This Sunday, May 5, marks the beginning of Ramadan – the ninth month of the Islamic calendar, when those who adhere to the faith don’t let anything pass their lips from sun-up to sun-down. Lakemba, in south-west Sydney, is one of the few places in Australia where Muslims constitute more than half of the population. During the days of Ramadan, its streets are fairly quiet. But at night it springs to life, with thousands of people heading to Haldon Street and Railway Parade for a Ramadan feast.

More than 30,000 people visit this street party on Friday and Saturday nights, and 10,000 during the week. People eat from sunset until 3am, with Muslims from every part of the world – Indonesia, Burma, Pakistan, India, Lebanon, Syria and more – cooking up their own iftar (fast-breaking meal). But it’s not just people of Muslim faith who visit. Everyone’s welcome.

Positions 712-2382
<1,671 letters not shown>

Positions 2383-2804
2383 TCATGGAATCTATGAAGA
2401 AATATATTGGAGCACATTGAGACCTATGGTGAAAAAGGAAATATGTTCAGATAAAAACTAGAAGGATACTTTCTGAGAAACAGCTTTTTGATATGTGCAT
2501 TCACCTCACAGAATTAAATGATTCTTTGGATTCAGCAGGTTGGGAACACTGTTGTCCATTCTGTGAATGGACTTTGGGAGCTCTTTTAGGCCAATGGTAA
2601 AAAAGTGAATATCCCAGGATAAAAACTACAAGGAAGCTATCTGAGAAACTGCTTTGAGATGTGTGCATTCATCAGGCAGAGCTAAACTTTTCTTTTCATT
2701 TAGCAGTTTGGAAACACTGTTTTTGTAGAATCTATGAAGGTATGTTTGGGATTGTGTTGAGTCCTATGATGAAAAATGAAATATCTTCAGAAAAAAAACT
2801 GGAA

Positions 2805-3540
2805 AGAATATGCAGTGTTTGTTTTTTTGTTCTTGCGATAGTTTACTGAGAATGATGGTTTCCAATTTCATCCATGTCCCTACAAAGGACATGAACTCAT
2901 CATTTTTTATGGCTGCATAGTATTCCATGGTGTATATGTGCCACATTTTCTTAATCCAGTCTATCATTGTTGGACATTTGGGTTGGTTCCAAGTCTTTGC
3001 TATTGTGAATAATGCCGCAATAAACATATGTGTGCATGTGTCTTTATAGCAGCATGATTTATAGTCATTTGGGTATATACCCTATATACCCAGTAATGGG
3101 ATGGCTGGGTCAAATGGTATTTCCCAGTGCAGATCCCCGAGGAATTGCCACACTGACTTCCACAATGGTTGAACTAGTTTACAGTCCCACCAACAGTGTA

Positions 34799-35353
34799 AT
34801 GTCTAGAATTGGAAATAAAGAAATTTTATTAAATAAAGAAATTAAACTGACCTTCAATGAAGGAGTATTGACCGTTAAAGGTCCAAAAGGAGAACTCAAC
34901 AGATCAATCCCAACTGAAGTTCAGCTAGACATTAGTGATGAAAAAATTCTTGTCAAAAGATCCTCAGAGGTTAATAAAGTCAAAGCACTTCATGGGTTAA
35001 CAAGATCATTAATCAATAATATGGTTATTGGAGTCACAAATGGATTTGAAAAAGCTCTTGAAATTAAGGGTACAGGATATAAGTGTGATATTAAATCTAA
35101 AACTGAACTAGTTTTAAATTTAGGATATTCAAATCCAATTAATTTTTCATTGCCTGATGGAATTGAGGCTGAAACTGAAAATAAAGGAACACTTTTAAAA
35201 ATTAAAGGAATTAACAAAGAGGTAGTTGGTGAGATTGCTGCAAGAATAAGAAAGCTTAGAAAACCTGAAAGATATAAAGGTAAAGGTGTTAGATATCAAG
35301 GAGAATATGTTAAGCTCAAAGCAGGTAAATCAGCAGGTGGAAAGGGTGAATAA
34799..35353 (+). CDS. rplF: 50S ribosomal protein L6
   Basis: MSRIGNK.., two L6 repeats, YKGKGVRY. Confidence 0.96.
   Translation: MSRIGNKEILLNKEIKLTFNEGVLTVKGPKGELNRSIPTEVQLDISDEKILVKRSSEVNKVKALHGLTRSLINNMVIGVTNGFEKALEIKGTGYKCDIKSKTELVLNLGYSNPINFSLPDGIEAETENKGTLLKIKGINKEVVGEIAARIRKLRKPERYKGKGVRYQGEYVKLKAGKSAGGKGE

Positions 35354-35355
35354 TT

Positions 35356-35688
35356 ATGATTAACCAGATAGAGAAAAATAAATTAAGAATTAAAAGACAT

This year, attendees can expect to snack on camel burgers, which are popular in Gulf states like Saudi Arabia and Abu Dhabi, murtabak (iron-grilled roti filled with curried meat, egg, coriander and onion), a rainbow of curries, an Arabic sesame bun called kaak, and knafeh, a syrup-drenched pastry filled with soft cheese. Intense Lebanese coffee is a must to keep you going until suhoor (the pre-dawn meal), which many people also eat at the market.

The stalls start setting up at sunset, but the festival doesn’t really get going until around 10pm, or 1am on weekends.

Ramadan Nights is on from May 5 until June 6 on Haldon Street and Railway Parade in Lakemba.